The effectiveness of oral posaconazole 200 mg three times daily versus oral fluconazole 400 mg daily or itraconazole 200 mg twice daily was compared as prophylaxis against invasive fungal infections in patients with neutropenia secondary to chemotherapy for acute myelogenous leukemia or myelodysplastic syndrome.44 In total, 304 patients were assigned to the posaconazole treatment group, 240 to fluconazole, and 58 to itraconazole. Patients were studied until they fulfilled one of the endpoints, ie, remission from neutropenia, occurrence of invasive fungal infection, or a total of 12 weeks of prophylaxis. Among the patients who were reported to have either a proven or probable invasive fungal infection, seven (2%) occurred in the posaconazole group, 25 (8%) occurred in the fluconazole or itraconazole group (95% confidence interval [CI] −9.7, −2.5; P < 0.001). Fewer patients, ie, two (1%), were also found to experience an invasive aspergillosis infection in the posaconazole group versus 20 (7%) in the fluconazole or itraconazole groups (95% CI −9.1, −3.1; P < 0.001). The authors also noted a lengthening in survival time among posaconazole-treated subjects (P = 0.04). It is important to note that this was not a double-blinded trial. Although the evaluators were blinded, those making treatment decisions were not and therefore may have been biased. Additionally, the finding that fewer proven or probable Aspergillus infections occurred in the posaconazole group is not surprising because the majority of patients in the comparator group received fluconazole. Unfortunately, not much information was provided regarding those who failed therapy. Although samples were collected for determination of drug levels, these were not correlated with outcome nor was it mentioned if they were used to correct doses for those who may have had subtherapeutic drug levels.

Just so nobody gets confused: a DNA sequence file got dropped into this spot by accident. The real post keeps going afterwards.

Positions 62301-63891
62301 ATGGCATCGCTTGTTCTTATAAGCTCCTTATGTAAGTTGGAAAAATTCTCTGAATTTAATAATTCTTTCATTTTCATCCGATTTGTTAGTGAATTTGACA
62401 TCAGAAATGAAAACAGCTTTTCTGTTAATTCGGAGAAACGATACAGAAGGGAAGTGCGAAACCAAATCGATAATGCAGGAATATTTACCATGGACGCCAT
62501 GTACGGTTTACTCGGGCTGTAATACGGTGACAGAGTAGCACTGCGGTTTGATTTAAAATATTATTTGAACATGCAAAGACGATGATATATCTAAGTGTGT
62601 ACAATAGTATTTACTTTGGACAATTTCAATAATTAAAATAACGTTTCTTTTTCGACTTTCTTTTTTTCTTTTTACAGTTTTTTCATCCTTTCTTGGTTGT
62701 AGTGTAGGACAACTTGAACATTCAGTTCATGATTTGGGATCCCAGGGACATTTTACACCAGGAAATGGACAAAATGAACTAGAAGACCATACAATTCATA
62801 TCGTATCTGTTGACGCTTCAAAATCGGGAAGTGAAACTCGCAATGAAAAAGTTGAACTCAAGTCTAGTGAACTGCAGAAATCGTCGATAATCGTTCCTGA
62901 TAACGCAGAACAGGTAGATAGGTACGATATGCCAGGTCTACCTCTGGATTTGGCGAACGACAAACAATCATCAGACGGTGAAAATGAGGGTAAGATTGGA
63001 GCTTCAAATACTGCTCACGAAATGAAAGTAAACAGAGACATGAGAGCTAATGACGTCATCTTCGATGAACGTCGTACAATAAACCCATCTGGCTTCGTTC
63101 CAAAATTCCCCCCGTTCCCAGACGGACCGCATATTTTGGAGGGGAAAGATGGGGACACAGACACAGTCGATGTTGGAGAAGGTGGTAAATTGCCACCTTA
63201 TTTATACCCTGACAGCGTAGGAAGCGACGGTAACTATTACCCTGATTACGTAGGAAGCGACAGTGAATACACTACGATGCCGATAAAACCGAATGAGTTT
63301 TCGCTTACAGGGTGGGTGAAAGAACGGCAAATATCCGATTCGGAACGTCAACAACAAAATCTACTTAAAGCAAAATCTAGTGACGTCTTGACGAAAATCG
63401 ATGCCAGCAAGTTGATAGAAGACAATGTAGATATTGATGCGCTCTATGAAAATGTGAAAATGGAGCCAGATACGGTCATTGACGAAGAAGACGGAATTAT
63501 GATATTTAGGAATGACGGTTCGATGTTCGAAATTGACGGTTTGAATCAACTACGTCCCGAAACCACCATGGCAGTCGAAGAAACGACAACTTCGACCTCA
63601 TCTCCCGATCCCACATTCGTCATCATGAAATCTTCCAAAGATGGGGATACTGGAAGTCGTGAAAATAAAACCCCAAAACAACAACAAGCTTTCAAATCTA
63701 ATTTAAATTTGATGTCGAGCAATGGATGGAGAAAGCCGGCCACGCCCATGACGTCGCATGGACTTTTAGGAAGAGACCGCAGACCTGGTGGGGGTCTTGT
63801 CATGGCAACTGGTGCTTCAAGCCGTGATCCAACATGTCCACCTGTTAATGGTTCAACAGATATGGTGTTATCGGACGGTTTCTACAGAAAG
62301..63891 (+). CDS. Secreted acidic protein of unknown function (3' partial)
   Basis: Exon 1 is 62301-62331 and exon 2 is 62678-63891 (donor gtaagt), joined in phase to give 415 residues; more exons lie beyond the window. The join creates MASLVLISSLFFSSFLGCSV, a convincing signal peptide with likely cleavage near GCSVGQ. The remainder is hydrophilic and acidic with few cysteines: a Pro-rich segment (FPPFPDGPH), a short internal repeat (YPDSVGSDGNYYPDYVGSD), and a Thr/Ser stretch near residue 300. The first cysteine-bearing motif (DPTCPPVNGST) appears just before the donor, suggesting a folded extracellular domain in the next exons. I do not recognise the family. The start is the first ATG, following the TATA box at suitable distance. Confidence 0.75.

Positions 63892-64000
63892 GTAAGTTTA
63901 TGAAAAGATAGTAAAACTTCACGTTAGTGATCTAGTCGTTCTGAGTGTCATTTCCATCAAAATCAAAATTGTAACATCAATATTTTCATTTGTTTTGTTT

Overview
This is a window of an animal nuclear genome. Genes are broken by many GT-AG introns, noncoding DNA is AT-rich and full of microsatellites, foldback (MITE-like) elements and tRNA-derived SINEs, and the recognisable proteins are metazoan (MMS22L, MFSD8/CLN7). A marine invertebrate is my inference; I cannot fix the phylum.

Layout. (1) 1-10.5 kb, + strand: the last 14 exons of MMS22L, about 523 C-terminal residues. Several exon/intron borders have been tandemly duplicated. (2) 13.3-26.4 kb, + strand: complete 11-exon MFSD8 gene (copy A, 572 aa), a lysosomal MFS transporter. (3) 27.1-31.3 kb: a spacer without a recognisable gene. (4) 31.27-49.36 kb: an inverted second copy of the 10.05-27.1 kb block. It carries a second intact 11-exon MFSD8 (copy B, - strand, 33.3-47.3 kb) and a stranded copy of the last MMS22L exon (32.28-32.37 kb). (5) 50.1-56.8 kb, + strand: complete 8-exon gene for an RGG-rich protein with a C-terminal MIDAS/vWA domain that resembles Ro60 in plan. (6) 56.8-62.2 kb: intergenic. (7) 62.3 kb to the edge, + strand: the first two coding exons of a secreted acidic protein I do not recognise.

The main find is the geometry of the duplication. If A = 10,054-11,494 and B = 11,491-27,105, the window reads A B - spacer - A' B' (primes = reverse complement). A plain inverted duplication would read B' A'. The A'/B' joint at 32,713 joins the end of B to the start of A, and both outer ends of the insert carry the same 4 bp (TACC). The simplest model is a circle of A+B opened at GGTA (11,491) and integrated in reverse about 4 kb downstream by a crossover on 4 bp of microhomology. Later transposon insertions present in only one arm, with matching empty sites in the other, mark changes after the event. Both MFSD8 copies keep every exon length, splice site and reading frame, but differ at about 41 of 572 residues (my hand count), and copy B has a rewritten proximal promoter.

In another study, patients who developed graft-versus-host disease following allogeneic hematopoietic stem cell transplantation were given either posaconazole or fluconazole as prophylaxis against invasive fungal infection.45 Patients were randomized to receive either posaconazole 200 mg three times daily (n = 301) or fluconazole 400 mg once daily (n = 299) for a fixed 112-day treatment period. At the end of the study period, the authors reported that the incidence of all invasive fungal infections was similar between the groups, ie, posaconazole 5.3% and fluconazole 9.0% (P = 0.07). However, posaconazole was found to be superior in preventing probable or proven aspergillosis. Only 2.3% of patients treated with posaconazole were diagnosed with aspergillosis, compared with 7% of patients in the fluconazole group (P = 0.006). Although overall mortality was similar between the two treatment groups, death secondary to invasive fungal infection was significantly lower among posaconazole-treated subjects (1% versus 4% in the fluconazole group; P = 0.046). However, it should be noted that criteria for determining cause of death were not provided. Therefore, it is difficult to assess how death secondary to invasive fungal infection was confirmed. This trial was powered under the assumption that 93 patients would experience an invasive fungal infection. In reality, because only 43 cases of invasive fungal infection were noted, only conclusions based on noninferiority can be drawn. Lastly, although the investigators did measure posaconazole plasma concentrations, no correlation was provided between drug levels and efficacy.